Using appropriate resources to support your hospital policy on donor milk
Consider several resources when drafting a policy.
- James Akre and others authored a paper entitled “Milk sharing: from private practice to public pursuit,” which may provide some insight.
- The American Academy of Pediatrics in 2017 published its “Donor Human Milk for the High-Risk Infant: Preparation, Safety, and Usage Options in the United States.”
- Also in 2017, the Academy of Breastfeeding Medicine published its “Position Statement on Informal Breast Milk Sharing for the Term Healthy Infant.”
- The Appendix documents (see 4-C and 4-D) compiled by the California Perinatal Quality Care Collaborative. These documents direct the care of very low birth weight (VLBW) infants. They may be more rigorous than your hospital needs in its care of healthy, full-term infants. However, the documents point to issues parents ought to consider, such as donor criteria, informed consent, liability waivers, and milk storage. (Of special interest may be Attachment A1, “Fresh Donor Breastmilk Information Sheet for Recipient Parent.”)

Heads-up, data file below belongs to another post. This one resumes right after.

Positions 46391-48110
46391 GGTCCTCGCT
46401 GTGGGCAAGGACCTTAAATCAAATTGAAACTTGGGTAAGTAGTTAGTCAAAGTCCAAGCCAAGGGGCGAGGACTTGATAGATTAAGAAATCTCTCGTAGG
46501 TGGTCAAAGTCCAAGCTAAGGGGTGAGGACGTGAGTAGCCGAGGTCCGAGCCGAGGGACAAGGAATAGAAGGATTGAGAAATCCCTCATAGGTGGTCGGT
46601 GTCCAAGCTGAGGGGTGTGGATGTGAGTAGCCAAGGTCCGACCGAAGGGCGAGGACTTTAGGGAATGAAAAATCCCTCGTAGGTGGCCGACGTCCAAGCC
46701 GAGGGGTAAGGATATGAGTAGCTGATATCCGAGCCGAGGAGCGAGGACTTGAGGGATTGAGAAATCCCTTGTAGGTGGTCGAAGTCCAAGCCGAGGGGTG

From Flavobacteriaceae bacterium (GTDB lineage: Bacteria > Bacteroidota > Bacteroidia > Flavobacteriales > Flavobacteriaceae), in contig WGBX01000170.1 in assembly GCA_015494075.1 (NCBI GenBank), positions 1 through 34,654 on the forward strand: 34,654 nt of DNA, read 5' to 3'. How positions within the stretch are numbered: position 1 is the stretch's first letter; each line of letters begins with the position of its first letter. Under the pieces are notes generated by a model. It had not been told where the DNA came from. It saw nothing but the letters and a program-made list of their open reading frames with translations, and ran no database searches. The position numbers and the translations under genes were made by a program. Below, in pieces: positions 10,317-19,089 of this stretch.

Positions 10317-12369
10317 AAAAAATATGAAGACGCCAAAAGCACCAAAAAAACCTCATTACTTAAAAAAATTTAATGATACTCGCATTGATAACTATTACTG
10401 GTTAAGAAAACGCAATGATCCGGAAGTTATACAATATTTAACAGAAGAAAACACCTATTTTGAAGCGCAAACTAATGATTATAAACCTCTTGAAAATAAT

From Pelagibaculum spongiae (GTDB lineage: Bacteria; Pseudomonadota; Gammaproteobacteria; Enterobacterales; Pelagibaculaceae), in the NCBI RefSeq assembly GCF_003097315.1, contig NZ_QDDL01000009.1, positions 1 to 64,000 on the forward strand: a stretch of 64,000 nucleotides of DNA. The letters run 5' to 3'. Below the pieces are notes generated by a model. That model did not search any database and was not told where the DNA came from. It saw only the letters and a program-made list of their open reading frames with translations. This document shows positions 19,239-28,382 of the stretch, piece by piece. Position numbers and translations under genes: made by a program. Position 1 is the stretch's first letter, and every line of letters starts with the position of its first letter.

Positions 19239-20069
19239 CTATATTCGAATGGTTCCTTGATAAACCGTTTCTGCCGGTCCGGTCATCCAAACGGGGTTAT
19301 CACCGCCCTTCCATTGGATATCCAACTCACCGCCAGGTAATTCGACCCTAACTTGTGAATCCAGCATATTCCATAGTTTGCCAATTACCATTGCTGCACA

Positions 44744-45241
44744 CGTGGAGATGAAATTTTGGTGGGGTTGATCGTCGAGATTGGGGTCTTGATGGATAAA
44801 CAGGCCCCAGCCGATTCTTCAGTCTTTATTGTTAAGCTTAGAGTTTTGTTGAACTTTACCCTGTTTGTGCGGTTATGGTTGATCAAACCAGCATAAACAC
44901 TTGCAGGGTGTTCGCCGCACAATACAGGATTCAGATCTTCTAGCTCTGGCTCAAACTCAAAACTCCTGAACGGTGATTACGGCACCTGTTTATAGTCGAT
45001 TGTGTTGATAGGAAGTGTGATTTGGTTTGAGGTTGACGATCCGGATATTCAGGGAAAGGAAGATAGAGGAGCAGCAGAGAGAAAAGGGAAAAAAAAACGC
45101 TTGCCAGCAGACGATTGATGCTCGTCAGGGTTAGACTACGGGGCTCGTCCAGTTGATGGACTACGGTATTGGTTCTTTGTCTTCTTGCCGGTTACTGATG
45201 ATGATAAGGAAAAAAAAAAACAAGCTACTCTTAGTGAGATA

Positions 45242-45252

Creating procedures that relate to the hospital policy on donor milk
Remember, a policy is very different from a procedure, and I haven’t begun to address that in this post. But you’ll need to create procedures, as well.
This is a long post, but I feel there must be more to say about hospital policy on donor milk. What did I leave out? Tell me in the comments below!